New Paper — A Defence of Administrative Law Doctrine

I was honoured to contribute to a recent symposium on the work of Professor TRS Allan. I have posted my paper “A Defence of Administrative Law Doctrine” to SSRN:

Doctrine fits uneasily in Professor TRS Allan’s theory of law: on the one hand, for Professor Allan, “law” is the outcome of a process of all-things-considered moral reasoning which takes account of all relevant factors; but on the other hand, Professor Allan’s scholarship is firmly anchored in a common law tradition which limits the scope for moral reasoning by committing lawyers to protecting a “set of norms”. This uneasy fit is reflected in Professor Allan’s scholarship: he has assailed administrative law doctrine as “empty” and “pernicious” but has nonetheless referred approvingly to “doctrine” and “general principles” as features of the common law.

I will argue that there is a place for administrative law doctrine in Professor Allan’s theory. Properly understood, administrative law doctrine is not empty, despite Professor Allan’s powerful critique to that effect. Nor is administrative law doctrine necessarily pernicious: on the contrary, setting out systemic conceptions of the principles, rules and standards of administrative law advances the rule of law. And, I argue, as long as administrative law doctrine rests on morally recognisable foundations it constrains judges pro tanto in their adjudication of individual cases. However, it remains open to the judge to revisit doctrine where their all-things-considered moral judgement demands making an exception to an existing principle, rule or standard or overruling a precedent.

In Parts I and II, I critically analyse Professor Allan’s claim of emptiness, by reference to three propositions found in Professor Allan’s work relating to (A) debates about the constitutional foundations of judicial review, (B) the well-known ‘heads’ of judicial review in Commonwealth jurisdictions (legality, rationality and procedural propriety) and (C) the general principles of judicial review. Although I accept some of Professor Allan’s propositions in whole or in part, I conclude that administrative law doctrine is not empty as Professor Allan would have it.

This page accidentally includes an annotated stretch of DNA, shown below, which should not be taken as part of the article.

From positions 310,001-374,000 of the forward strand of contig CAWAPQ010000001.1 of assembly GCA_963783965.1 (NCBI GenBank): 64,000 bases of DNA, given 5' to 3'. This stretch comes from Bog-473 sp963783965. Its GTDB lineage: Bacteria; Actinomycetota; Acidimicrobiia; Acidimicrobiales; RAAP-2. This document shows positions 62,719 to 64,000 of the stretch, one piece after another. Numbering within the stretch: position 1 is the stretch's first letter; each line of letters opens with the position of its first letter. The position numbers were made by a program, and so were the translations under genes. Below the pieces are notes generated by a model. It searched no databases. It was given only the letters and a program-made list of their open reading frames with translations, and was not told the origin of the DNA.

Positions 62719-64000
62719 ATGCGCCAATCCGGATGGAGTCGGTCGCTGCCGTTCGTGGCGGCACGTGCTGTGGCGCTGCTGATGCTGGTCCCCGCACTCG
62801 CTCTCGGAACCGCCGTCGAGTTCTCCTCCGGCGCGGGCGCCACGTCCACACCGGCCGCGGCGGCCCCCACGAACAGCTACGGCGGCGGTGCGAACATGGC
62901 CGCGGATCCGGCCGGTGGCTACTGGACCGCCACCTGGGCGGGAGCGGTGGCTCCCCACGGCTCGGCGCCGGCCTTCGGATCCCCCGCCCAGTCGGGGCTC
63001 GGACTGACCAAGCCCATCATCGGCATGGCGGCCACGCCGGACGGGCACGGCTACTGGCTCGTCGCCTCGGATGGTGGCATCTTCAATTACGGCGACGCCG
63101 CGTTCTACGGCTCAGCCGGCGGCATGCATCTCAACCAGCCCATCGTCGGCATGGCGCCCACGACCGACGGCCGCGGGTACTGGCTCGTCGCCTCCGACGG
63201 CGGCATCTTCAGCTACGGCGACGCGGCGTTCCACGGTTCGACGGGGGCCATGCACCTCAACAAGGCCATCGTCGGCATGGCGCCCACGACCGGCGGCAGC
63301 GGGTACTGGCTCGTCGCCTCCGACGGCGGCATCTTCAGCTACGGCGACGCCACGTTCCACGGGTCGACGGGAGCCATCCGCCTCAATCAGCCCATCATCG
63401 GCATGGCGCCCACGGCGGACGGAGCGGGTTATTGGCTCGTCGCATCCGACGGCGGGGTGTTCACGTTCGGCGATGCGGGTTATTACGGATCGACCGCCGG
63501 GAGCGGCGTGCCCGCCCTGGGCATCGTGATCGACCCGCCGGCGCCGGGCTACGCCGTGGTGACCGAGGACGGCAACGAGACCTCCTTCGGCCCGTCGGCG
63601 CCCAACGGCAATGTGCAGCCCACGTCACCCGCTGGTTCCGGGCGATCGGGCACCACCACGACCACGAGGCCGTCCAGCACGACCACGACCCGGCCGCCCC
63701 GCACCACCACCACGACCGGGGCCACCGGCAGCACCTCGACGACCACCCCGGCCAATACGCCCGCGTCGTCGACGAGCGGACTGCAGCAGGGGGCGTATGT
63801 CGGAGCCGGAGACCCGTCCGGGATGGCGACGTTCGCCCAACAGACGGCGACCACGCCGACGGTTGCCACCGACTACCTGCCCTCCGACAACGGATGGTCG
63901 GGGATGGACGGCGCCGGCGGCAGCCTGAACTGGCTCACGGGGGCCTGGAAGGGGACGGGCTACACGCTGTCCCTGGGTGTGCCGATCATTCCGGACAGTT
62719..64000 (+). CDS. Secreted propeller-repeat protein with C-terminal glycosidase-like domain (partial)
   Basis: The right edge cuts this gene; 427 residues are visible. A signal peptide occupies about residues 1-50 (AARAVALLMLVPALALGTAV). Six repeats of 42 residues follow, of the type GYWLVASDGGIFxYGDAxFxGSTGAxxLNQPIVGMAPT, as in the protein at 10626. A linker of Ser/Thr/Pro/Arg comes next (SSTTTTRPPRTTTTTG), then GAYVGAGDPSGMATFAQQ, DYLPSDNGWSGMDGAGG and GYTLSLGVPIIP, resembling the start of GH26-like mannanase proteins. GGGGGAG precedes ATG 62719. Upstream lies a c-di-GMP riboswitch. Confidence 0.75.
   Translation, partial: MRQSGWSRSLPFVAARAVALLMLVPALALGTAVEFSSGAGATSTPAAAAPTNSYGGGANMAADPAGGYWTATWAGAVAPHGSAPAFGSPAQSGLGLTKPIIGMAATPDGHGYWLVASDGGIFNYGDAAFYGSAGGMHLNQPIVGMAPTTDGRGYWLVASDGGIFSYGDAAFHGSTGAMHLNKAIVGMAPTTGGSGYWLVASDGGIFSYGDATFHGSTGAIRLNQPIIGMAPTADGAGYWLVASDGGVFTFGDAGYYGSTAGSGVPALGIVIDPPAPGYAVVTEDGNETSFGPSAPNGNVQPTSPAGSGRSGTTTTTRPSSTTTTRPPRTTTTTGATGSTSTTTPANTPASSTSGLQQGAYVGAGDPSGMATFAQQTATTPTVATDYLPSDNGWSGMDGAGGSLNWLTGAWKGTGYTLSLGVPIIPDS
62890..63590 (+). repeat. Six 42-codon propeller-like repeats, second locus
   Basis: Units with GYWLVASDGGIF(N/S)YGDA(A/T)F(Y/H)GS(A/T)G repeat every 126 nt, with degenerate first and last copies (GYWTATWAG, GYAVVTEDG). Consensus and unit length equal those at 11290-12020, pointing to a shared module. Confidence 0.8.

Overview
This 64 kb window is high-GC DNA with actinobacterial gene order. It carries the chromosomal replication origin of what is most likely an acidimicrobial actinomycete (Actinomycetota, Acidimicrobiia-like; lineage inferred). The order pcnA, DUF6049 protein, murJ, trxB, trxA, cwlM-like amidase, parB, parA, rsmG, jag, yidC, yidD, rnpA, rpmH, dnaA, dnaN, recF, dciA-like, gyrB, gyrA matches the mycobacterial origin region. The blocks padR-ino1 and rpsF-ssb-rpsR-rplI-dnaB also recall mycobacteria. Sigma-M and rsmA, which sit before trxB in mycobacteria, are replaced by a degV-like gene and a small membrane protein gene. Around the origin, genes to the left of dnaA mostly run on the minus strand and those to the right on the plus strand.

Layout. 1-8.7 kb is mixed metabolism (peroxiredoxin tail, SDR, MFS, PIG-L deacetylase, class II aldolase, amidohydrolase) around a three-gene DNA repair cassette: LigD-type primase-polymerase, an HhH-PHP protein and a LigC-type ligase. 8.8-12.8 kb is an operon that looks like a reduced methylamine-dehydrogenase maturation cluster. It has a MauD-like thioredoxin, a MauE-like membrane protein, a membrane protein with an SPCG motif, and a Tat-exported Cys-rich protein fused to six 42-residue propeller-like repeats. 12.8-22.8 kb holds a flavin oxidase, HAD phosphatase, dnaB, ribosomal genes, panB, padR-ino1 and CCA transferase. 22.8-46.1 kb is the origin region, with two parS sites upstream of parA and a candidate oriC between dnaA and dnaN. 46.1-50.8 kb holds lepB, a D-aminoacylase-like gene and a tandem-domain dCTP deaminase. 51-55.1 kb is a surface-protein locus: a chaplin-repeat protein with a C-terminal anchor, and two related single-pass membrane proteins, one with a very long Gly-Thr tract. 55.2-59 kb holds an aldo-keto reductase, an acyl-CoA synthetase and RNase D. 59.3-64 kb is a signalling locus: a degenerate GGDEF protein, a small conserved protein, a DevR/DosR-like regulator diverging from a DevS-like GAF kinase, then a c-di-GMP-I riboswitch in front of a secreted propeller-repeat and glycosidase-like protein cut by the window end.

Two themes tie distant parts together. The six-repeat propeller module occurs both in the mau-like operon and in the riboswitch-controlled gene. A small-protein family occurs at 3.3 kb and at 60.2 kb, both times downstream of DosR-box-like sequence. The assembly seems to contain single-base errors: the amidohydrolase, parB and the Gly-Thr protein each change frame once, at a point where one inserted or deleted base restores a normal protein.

In Part III, I tackle the claim that administrative law doctrine is pernicious because it deflects judicial attention away from the moral, contextual judgement which must be exercised in judicial review cases. Rather, I argue, judicial and scholarly focus on doctrine in administrative law enhances the legitimacy of the judiciary: jurists who develop administrative law doctrine advance rule-of-law desiderata such as generality and clarity. Moreover, doctrine is not a straitjacket rendering the judge incapable of responding to injustice. Situating Professor Allan’s scepticism of doctrine in relation to his sophisticated theory of law, I suggest that taking doctrine seriously is not at odds with the pursuit of justice.

Download it here. I will be posting extracts from the paper in the coming weeks.

This content has been updated on October 7, 2022 at 15:40.